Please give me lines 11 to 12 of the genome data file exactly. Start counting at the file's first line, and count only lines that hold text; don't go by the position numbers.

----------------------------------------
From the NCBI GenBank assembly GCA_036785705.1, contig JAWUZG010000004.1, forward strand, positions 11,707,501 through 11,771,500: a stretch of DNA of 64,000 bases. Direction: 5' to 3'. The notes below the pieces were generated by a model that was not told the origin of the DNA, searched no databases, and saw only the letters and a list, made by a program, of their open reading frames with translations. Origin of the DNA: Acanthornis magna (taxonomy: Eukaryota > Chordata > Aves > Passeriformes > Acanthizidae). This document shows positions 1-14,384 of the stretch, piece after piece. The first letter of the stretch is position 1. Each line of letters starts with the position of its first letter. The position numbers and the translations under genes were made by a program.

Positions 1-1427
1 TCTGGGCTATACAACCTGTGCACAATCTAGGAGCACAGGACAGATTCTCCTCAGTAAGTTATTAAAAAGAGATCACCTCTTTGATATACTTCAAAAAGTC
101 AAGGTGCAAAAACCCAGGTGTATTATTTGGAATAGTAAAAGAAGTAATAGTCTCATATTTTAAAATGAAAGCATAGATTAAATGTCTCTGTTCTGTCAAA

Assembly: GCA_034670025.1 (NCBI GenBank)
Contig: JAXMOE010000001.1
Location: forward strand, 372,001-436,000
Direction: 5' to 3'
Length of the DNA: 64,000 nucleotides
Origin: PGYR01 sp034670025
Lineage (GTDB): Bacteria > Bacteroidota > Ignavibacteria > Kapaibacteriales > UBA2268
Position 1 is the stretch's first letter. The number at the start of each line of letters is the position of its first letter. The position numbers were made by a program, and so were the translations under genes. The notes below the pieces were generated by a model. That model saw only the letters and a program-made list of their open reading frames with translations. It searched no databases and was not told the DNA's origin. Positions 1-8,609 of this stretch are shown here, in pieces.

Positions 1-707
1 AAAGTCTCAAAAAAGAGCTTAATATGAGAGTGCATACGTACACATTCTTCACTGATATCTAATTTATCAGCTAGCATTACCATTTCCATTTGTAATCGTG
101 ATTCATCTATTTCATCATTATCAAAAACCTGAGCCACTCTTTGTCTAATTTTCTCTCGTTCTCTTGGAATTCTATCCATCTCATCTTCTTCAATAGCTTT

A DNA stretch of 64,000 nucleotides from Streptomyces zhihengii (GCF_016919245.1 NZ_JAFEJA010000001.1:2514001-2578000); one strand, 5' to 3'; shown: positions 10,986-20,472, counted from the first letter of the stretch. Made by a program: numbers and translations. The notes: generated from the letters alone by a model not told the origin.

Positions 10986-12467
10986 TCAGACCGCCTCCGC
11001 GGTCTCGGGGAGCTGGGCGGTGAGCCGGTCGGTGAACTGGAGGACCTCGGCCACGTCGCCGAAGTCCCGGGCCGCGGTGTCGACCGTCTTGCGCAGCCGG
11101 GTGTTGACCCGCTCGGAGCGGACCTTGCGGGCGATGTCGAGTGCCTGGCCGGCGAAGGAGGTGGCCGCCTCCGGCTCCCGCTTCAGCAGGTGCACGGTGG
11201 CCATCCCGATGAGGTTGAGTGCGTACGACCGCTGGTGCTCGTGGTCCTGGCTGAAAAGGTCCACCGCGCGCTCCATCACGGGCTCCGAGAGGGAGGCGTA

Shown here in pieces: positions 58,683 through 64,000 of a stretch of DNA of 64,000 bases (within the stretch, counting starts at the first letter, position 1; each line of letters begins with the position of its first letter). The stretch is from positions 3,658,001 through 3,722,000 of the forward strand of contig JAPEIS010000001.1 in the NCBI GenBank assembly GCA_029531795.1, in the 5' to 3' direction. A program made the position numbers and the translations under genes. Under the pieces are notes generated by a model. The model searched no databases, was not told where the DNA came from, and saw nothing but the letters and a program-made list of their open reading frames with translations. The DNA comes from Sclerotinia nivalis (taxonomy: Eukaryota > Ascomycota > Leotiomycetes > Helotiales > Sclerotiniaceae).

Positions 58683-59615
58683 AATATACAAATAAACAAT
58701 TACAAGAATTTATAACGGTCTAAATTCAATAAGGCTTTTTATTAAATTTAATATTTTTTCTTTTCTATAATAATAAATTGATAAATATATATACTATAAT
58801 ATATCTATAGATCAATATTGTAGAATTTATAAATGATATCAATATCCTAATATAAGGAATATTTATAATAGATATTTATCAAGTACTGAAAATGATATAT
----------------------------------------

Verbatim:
Lineage (GTDB): Bacteria > Bacteroidota > Ignavibacteria > Kapaibacteriales > UBA2268
Position 1 is the stretch's first letter. The number at the start of each line of letters is the position of its first letter. The position numbers were made by a program, and so were the translations under genes. The notes below the pieces were generated by a model. That model saw only the letters and a program-made list of their open reading frames with translations. It searched no databases and was not told the DNA's origin. Positions 1-8,609 of this stretch are shown here, in pieces.